Dendrites Do It in Sequences

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Science  24 Sep 2010:
Vol. 329, Issue 5999, pp. 1611-1612
DOI: 10.1126/science.1196743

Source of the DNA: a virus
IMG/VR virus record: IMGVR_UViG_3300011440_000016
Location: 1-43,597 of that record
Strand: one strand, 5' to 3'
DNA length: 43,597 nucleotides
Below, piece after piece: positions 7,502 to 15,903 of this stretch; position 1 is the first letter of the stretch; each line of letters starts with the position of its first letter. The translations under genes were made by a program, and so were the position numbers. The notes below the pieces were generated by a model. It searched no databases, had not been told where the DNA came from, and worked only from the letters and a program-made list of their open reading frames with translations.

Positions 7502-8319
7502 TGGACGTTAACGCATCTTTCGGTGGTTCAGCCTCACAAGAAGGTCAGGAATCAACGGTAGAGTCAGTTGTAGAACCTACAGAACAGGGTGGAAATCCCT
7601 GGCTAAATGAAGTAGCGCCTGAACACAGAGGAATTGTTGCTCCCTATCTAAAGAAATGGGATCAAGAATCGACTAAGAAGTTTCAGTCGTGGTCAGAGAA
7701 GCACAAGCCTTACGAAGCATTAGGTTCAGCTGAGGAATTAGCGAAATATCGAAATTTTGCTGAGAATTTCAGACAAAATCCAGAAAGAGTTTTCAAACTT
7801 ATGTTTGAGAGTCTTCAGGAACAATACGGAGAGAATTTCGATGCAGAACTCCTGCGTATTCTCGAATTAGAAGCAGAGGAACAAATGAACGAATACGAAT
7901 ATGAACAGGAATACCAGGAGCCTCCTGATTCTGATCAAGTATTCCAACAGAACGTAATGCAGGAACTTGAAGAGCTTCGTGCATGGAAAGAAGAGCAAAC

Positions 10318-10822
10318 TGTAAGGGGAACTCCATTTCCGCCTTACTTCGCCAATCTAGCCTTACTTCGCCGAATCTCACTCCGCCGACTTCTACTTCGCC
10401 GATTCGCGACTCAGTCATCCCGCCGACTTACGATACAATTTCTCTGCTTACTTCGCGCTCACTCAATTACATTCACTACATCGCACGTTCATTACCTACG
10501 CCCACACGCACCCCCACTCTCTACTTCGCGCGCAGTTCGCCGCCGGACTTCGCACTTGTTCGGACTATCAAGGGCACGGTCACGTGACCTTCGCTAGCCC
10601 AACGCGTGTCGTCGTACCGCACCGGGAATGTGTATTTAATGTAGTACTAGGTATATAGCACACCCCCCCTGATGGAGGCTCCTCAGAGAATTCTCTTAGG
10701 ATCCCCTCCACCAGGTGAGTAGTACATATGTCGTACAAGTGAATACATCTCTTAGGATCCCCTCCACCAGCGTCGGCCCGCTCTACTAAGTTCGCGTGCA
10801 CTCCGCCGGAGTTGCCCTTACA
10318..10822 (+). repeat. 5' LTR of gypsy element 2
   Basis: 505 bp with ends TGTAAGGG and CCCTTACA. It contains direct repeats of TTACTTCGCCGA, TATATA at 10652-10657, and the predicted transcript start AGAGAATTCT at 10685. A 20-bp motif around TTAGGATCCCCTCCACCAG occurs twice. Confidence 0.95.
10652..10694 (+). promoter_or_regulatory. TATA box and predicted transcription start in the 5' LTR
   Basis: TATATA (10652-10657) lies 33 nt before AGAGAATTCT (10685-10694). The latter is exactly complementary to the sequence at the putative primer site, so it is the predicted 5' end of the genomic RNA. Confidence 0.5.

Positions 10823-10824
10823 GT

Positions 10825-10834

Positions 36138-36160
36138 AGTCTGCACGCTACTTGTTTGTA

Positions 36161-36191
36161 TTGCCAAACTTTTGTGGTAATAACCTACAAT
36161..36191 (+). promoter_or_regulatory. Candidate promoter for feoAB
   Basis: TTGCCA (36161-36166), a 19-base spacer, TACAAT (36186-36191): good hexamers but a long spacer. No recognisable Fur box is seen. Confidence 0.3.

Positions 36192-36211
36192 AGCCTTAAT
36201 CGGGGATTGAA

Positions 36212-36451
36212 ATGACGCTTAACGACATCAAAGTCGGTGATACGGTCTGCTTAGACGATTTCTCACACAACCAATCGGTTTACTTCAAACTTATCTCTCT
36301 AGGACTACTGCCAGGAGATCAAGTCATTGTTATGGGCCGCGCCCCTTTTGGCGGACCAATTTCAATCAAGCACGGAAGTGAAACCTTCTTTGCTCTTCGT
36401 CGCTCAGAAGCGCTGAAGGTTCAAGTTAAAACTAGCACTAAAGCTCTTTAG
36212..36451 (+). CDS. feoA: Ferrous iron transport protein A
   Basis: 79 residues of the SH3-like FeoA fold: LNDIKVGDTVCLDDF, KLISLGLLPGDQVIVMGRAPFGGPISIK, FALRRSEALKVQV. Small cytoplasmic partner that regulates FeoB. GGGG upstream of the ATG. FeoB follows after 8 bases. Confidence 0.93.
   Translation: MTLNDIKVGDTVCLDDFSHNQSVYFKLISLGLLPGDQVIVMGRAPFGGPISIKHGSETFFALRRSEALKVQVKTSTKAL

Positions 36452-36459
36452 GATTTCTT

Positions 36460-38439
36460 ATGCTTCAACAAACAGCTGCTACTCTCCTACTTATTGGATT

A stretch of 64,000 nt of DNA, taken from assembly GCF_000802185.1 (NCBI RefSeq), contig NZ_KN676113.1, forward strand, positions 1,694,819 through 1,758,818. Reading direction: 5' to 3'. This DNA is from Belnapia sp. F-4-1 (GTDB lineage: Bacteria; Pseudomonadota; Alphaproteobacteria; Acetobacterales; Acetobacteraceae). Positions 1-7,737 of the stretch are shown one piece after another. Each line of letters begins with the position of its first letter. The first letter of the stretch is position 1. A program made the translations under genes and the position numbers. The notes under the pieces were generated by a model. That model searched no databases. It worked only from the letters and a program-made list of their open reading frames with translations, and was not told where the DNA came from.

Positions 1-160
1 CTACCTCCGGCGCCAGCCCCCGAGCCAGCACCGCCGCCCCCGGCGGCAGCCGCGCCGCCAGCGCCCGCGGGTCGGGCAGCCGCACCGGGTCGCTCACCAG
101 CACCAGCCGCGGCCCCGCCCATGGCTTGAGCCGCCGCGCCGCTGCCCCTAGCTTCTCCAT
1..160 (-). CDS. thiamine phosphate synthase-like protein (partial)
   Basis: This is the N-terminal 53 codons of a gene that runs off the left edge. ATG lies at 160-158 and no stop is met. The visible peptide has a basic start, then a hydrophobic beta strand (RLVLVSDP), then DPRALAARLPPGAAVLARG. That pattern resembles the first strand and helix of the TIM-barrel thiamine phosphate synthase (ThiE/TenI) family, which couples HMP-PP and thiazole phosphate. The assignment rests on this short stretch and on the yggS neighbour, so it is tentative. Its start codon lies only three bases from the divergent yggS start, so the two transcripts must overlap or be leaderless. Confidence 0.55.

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Nearly 50 years ago, Wilfrid Rall, one of the founders of computational neuroscience, proposed a mechanism to help answer one of the most basic questions in neuroscience: How do neurons detect, organize, and process the numerous chemical and electrical signals that flow from the thousands of synapses arrayed along their branching fibers (dendrites)? He proposed that the sequence in which synapses activate—specifically, whether the activation moves progressively in, along the branch toward the central cell body (soma); or out, away from the soma—could determine how the soma responds (1). A pattern that moved in one direction, for instance, could cause a neuron to “fire,” or produce an electrical spike, whereas the soma would remain quiet if the pattern of activation moved in the opposite direction.